This Sunday, a special film will be shown at Mountain Marquee that focuses on the impact Medicare had on the Civil Rights Movement.
Just in time for Black History Month, the American Association of Retired Persons (AARP) will sponsor a free showing of the documentary “The Power to Heal.” It will be shown from 1 to 3 p.m. Sunday, Feb. 24 at Mountain Marquee, located at 31 W. Court St. in downtown Marion.
This documentary, narrated by actor and activist Danny Glover, takes a look at how Medicare had an impact on the Civil Rights Movement in the South.
Before Medicare took effect in 1965, disparities in access to hospital care were dramatic. Fewer than 50 percent of the nation’s hospitals served black and white patients on an equal basis. The South was especially challenged, as one in three hospitals would not admit African-Americans even for emergencies. But by using the carrot of Medicare dollars, the federal government virtually ended the practice of racially segregated health care, according to the website for AARP’s western North Carolina region.
“The Power to Heal” illustrates how civil rights leaders and grass-roots volunteers pressed and worked with the federal government to achieve justice and fairness for African-Americans. The documentary will be followed with a community discussion with local leaders to talk about these issues from the past and reflect upon challenges facing us today.
Buz Buzogany is a local volunteer for AARP’s western North Carolina region. He said “this incredible true story has seldom, if ever, been told before.”
“Since the documentary traces an important part of this country's history and is being provided free (both tickets and refreshments), it would seem that everyone who believes in equality would want to be there this Sunday,” he added.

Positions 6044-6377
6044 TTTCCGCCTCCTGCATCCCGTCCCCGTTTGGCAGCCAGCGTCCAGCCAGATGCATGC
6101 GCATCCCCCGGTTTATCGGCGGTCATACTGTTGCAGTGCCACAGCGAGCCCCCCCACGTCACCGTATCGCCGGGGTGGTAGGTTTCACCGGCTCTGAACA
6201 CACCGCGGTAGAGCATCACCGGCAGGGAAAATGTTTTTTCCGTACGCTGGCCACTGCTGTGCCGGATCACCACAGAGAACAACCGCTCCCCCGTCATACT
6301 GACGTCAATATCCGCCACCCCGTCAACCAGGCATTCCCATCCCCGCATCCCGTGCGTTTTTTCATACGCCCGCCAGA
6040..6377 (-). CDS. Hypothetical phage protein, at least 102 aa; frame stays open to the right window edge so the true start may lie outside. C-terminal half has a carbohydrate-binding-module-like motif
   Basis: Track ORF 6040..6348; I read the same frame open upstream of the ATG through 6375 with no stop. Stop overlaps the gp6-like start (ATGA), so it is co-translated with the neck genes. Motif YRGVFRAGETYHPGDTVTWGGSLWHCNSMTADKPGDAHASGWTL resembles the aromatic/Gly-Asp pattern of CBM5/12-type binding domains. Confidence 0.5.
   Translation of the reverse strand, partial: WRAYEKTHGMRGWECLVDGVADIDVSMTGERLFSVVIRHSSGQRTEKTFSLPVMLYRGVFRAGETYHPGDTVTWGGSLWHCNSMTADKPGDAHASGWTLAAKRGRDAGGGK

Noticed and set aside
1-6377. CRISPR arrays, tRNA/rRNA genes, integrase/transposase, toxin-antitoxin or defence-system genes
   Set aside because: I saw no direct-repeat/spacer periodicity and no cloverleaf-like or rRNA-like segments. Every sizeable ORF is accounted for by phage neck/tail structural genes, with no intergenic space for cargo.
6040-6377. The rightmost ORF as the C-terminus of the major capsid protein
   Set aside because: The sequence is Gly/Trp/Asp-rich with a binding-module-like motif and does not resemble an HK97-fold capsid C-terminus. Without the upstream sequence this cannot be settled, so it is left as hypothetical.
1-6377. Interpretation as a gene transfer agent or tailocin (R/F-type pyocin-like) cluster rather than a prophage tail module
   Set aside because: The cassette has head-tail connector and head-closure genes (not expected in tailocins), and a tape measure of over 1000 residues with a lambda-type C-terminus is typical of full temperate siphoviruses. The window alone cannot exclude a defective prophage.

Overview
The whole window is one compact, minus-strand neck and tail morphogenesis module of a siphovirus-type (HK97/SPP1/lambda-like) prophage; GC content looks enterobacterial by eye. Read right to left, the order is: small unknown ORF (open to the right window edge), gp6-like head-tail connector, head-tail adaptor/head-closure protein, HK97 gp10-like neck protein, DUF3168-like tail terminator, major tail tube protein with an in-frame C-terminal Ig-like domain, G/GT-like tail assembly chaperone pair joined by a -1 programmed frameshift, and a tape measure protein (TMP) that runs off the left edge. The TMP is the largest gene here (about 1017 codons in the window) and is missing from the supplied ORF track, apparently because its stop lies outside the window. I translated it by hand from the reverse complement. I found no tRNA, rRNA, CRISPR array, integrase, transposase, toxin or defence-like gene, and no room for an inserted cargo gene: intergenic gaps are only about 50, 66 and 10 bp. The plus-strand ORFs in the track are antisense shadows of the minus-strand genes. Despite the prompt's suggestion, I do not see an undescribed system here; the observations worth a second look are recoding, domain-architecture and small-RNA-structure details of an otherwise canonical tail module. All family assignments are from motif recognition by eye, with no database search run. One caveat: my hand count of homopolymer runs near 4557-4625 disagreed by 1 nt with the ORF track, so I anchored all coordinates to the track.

He added it would be interesting to find out when local hospitals such as those in McDowell, Buncombe or Burke stopped discrimination against blacks receiving health care and if it had to do with the Medicare enforcement.
“Also, it was fascinating to discover the role the American Medical Association (AMA) played in the discrimination against both black doctors and black patients during the 50s and 60s,” said Buzogany. “Today we’re debating ‘universal health care’ and back then it was ‘equal healthcare.’ and who would be your healthcare provider.”
The movie and the popcorn are complimentary of AARP. But seating in the small theater is limited to 50 people only.
“Finally, for those who haven’t been to the Mountain Marquee, this is the perfect opportunity to see what a wonderful theater/restaurant we have in the heart of Marion,” said Buzogany.
“We’re excited to be working with AARP and a special thanks to Mr. Buz Buzogany for organizing the whole event,” said Cody Andrews, co-owner of Mountain Marquee.
This same film will be shown Friday evening at the YMI Cultural Center in Asheville.
AARP is the nation’s largest nonprofit, nonpartisan organization dedicated to empowering Americans 50 and older to choose how they live as they age. With nearly 38 million members and offices in every state, the District of Columbia, Puerto Rico, and the U.S. Virgin Islands, AARP “works to strengthen communities and advocate for what matters most to families with a focus on health security, financial stability and personal fulfillment,” according to a news release.
For more information or to reserve a seat, contact AARP volunteer Buz Buzogany at firstname.lastname@example.org.